Army Suspends Top Commander in Japan

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US Army

Army Major General Michael Harrison, center, observes a field exercise with members of the Japan Ground Self Defense Force in November 2010.

TOKYO – Well, this is embarrassing.

Just days after the Marines handed out wallet cards reminding troops in the Pacific to behave ethically, the Army’s top general in Japan has been effectively fired over allegations that he failed to report or properly investigate an alleged sexual assault involving his own staff.

Details have not been released, but Major General Michael Harrison, commander of U.S. Army-Japan,  allegedly failed to act on reports that a member of his staff had sexually harassed and later assaulted a Japanese female whom he, the staff member, was supervising.

Harrison’s headquarters are located at Camp Zama, near Tokyo, where the Japan Self Defense Force’s elite Central Readiness Force established its own headquarters earlier this year. Harrison presided at the high-profile relocation ceremony.

The suspension is likely a career-ender for Harrison, who commanded about 2,500 Army troops in Japan and provided a key link with the JSDF. It also comes as the Army is trying to raise its profile in Asia.

Harrison’s suspension was announced June 7, just four days before he was scheduled to complete his 32-month assignment.  A change of command ceremony scheduled for Tuesday was canceled and his replacement, Major General James Boozer, took over early.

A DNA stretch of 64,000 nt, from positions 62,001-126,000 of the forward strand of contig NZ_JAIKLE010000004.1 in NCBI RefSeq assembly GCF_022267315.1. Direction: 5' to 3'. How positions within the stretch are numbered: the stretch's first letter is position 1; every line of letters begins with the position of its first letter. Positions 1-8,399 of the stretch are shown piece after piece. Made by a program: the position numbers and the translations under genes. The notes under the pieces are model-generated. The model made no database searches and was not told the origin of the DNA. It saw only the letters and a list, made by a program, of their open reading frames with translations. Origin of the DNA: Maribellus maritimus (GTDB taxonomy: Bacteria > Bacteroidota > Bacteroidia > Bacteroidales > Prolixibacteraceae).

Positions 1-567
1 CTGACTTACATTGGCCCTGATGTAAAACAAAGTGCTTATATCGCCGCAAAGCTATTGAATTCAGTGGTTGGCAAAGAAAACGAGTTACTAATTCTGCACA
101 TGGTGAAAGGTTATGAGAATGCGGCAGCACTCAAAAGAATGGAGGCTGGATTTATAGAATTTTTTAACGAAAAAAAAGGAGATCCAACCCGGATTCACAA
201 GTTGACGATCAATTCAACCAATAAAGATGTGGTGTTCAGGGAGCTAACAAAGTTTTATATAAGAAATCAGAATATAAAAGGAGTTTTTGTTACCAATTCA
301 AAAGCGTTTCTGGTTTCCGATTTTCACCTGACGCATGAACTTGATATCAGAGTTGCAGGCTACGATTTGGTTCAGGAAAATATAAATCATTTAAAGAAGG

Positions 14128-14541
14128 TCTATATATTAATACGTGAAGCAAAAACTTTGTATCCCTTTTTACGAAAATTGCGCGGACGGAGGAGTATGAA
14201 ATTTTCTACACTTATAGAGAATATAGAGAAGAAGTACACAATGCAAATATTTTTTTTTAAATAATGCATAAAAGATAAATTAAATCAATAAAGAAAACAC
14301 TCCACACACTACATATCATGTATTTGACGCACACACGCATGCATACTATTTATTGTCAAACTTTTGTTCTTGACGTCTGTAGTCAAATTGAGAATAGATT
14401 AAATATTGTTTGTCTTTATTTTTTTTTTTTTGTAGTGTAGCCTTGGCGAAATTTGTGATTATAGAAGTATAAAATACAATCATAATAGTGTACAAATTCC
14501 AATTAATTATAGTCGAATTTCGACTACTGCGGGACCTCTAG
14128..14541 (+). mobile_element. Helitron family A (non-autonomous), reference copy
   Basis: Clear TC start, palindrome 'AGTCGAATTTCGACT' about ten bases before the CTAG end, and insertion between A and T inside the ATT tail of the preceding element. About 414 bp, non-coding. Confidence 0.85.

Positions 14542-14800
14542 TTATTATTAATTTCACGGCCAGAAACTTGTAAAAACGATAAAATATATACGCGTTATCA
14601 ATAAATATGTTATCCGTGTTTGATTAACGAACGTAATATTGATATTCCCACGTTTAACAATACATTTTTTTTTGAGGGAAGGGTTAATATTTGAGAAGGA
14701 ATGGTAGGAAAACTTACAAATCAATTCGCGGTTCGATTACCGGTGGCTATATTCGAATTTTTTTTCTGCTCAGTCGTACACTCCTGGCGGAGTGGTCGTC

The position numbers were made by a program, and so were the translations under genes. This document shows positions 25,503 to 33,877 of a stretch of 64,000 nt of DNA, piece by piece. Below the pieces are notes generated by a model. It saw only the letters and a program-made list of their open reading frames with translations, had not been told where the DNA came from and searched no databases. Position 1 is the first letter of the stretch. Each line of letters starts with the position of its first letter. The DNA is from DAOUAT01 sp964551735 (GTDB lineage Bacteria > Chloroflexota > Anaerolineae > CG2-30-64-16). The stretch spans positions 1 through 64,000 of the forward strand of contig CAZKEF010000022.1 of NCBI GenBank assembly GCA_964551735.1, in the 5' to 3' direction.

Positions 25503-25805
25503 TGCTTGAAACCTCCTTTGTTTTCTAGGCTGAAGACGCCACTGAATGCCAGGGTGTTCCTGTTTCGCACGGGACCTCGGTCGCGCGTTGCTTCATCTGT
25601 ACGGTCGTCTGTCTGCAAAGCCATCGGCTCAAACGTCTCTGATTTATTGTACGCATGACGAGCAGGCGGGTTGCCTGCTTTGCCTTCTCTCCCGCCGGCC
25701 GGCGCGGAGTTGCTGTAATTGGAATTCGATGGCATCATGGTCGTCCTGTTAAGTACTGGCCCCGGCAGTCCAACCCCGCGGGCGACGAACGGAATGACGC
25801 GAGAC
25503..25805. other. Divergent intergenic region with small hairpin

“General Boozer has been here at the headquarters, meeting his commanders and staff, and is looking forward to meeting with his Japanese counterparts, as planned,” Major Kevin Toner, a spokesman for U.S. Army Japan, said Monday.

Harrison was scheduled to move up as the deputy commander of Army forces at U.S. Central Command, in Kuwait. But given the toxicity of the sexual assault issue in the military, that seems unlikely to happen now. The investigation is being directed from Washington and is likely to take several months to complete; even if Harrison were cleared, it’s unlikely the Pentagon would leave the Kuwait post unoccupied that long.

The timing is awkward for the Army, which is looking to expand its role in the Pacific. The Army has earmarked some 70,000 troops for deployment to the theater and the U.S. Army-Pacific commander, based in Hawaii, was recently elevated to four-star status.

But two-thirds of those troops are based in Hawaii or the U.S. mainland. In Japan, the Army is limited largely to logistics, training and coordination issues. The Marines, with some 18,000 troops based in Okinawa, provide the most visible U.S. ground forces in the region.